If the new product meets market needs or stimulates previously untapped needs, it will enter a growth stage, in which sales will start climbing quickly. The early adopters will continue to buy, and later buyers will start following their lead, especially if they hear favourable word of mouth. Attracted by the opportunities for profit, new competitors will enter the market. They will introduce new product features, improve on the pioneer's product and expand the market for the product. The increase in competitors leads to an increase in the number of distribution outlets, and sales jump just to build reseller inventories. Prices remain where they are or fall only slightly. Companies keep their promotion spending at the same or a slightly higher level. Educating the market remains a goal, but now the company must also meet the competition.
Profits increase during the growth stage, as promotion costs are spread over a large volume and as unit-manufacturing costs fall. The firm uses several strategies to sustain rapid market growth as long as possible. It improves product quality and adds new product features and models. It enters new market segments and tries to grow sales further by selling through new distribution channels. It shifts some advertising from building product awareness to building product conviction and purchase, and it lowers prices at the right time to attract more buyers.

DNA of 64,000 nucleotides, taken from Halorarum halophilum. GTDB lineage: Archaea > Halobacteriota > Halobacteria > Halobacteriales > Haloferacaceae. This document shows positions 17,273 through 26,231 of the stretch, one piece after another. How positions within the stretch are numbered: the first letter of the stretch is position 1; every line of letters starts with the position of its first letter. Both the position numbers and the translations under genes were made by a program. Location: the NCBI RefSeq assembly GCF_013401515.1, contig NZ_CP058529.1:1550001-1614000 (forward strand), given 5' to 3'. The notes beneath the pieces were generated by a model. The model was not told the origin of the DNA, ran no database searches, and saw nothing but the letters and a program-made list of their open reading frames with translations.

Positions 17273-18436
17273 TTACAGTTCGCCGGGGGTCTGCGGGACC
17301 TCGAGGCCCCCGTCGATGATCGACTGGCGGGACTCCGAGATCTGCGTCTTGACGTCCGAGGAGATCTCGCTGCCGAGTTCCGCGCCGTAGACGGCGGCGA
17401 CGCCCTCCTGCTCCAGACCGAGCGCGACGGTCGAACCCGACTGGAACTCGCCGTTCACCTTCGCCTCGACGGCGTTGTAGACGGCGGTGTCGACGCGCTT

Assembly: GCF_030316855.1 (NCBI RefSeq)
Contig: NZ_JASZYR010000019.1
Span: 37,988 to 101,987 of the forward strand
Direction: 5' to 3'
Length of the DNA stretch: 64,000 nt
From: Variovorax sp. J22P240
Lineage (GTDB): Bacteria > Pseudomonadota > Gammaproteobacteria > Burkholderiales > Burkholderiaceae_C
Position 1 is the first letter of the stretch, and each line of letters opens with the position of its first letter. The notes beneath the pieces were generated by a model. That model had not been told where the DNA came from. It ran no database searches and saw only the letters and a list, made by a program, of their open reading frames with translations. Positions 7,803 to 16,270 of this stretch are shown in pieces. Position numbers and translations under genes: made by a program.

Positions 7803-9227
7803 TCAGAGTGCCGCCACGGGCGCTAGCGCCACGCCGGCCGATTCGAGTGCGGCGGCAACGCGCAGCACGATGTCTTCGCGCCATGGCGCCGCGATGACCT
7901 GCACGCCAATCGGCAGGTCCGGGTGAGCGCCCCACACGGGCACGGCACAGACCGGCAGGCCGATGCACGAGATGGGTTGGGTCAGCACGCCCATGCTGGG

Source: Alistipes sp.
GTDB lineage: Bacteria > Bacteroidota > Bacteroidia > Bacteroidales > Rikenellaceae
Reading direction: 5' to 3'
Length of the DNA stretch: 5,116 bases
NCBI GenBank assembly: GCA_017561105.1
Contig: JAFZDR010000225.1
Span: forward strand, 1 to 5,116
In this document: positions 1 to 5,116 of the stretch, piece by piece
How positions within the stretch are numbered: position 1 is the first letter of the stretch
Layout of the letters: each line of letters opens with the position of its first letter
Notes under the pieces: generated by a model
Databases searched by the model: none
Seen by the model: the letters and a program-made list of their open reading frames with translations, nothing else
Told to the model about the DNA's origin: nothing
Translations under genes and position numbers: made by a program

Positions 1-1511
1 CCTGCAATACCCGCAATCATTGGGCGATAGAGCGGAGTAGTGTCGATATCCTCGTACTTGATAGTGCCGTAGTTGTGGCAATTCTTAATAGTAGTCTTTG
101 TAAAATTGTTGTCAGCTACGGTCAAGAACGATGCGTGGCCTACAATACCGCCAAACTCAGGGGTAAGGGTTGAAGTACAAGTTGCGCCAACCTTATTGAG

In the growth stage, the firm faces a trade-off between high market share and high current profit. By spending a lot of money on product improvement, promotion and distribution, the company can capture a dominant position. In doing so, however, it gives up maximum current profit, which it hopes to make up in the next stage.
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